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Spreadsheets are used to work with financial information. Spreadsheet charts are laid out in numbered rows and lettered columns. Where the row and column intersect is called a cell.

The cell is referred to by the letter and number of the intersection called the cell address. The first cell in a chart is at the intersection of column A and row 1 and is referred to as Cell A1.

Some commercial Spreadsheets are Microsoft Excel , Corel QuatroPro , Lotus 123 and others. Calc is an Open Source office program that is free to download and use. Tax and accounting software are also spreadsheets but are designed to provide tools and utilities which help get the specific job done.

When working with numbers in a spreadsheet, refer to the cell addresses when creating mathematical formulas. This is because any changes you make to a single cell will be automatically updated without having to reenter the numbers in the rest of the cells.

Use the plus sign (+) to add; the minus (-) sign to subtract; the asterix (*) to multiply; and the back slash (/) to divide.

Spreadsheets use formulas to create simple to complex mathematical equations. A sheet can be built to handle the financial needs of businesses.

Most of the standard editing features are available in the spreadsheet such as Bold, Italics, Underline, Move, Copy and Paste.

Information from a spreadsheet can be displayed in chart form.

Most spreadsheet programs include templates to handle many of the average financial needs of a home user or small business. These templates can be modified or customized to personalize them for your own needs.


Animation of a simple spreadsheet that multiplies values in the left column by 2, then sums the calculated values from the right column to the bottom-most cell. In this example, only the values in the A column are entered (10, 20, 30), and the remainder of cells are formulas.

Formulas in the B column multiply values from the A column using relative references, and the formula in B4 uses the SUM() function to find the sum of values in the B1:B3 range.

A formula identifies the calculation needed to place the result in the cell it is contained within.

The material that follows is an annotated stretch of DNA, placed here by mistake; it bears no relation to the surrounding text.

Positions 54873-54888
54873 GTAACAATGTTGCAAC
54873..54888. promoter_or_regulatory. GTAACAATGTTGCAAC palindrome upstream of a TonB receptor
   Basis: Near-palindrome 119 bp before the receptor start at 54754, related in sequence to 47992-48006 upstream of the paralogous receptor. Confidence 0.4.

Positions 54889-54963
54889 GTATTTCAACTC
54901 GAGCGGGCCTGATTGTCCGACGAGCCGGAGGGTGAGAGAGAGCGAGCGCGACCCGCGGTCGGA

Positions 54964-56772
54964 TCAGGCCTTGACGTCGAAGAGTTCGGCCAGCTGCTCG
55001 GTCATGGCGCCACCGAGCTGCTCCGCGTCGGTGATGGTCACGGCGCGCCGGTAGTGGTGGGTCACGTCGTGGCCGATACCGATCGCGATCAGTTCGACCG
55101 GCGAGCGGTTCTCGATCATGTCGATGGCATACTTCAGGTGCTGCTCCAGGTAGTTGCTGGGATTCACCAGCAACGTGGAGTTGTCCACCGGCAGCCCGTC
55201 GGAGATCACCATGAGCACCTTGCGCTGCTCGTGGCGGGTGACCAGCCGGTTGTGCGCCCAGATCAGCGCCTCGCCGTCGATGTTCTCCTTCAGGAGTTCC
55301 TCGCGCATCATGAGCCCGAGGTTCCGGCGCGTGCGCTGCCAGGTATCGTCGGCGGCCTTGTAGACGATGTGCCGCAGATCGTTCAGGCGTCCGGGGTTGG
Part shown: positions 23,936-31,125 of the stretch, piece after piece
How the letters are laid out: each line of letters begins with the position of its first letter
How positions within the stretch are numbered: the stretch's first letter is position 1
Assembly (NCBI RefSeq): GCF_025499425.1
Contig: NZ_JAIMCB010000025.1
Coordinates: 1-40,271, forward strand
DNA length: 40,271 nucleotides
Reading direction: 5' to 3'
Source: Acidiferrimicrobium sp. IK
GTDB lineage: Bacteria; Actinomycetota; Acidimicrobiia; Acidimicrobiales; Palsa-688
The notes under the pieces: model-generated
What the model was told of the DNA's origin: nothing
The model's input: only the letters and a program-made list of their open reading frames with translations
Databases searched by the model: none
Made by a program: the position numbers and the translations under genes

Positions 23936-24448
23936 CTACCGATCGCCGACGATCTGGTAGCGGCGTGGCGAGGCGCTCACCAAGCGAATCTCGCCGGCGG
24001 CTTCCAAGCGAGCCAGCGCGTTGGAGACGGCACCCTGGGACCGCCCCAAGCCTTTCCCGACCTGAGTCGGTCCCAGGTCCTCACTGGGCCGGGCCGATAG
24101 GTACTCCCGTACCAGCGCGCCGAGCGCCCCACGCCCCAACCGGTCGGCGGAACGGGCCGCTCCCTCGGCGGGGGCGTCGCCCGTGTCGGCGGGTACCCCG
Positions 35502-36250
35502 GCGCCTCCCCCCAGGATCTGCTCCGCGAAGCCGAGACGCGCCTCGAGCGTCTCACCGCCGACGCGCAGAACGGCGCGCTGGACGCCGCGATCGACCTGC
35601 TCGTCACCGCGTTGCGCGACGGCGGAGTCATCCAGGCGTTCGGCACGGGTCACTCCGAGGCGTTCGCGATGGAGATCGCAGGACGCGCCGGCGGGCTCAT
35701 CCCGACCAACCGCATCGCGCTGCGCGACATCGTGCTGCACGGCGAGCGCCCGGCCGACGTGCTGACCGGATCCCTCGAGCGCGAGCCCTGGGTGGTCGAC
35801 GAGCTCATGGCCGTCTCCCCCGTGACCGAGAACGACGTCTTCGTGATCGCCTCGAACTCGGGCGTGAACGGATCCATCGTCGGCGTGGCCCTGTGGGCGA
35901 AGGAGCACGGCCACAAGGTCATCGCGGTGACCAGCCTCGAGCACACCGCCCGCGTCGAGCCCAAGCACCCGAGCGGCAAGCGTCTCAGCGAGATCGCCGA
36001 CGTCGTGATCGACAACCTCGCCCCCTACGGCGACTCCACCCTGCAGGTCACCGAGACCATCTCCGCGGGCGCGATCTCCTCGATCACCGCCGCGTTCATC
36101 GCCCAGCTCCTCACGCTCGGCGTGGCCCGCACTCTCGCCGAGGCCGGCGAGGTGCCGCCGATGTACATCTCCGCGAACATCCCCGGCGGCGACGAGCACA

A cell containing a formula therefore has two display components; the formula itself and the resulting value. The formula is normally only shown when the cell is selected by "clicking" the mouse over a particular cell; otherwise it contains the result of the calculation.

A formula assigns values to a cell or range of cells, and typically has the format:
where the expression consists of:
  • values, such as 2, 9.14 or 6.67E-11
  • references to other cells, such as, e.g., A1 for a single cell or B1:B3 for a range
  • arithmetic operators, such as +, -, *, /, etc. 
  • relational operators, such as >=, <, etc. 
  • functions, such as SUM(), TAN(), etc.
When a cell contains a formula, it often contains references to other cells. Such a cell reference is a type of variable. Its value is the value of the referenced cell or some derivation of it. If that cell in turn references other cells, the value depends on the values of those. References can be relative (e.g., A1, or B1:B3), absolute (e.g., $A$1, or $B$1:$B$3) or mixed row-wise or column-wise absolute/relative (e.g., $A1 is column-wise absolute and A$1 is row-wise absolute).

Spreadsheets usually contain a number of supplied functions, such as arithmetic operations (for example, summations, averages and so forth), trigonometric functions, statistical functions, and so forth. In addition there is often a provision for user-defined functions.


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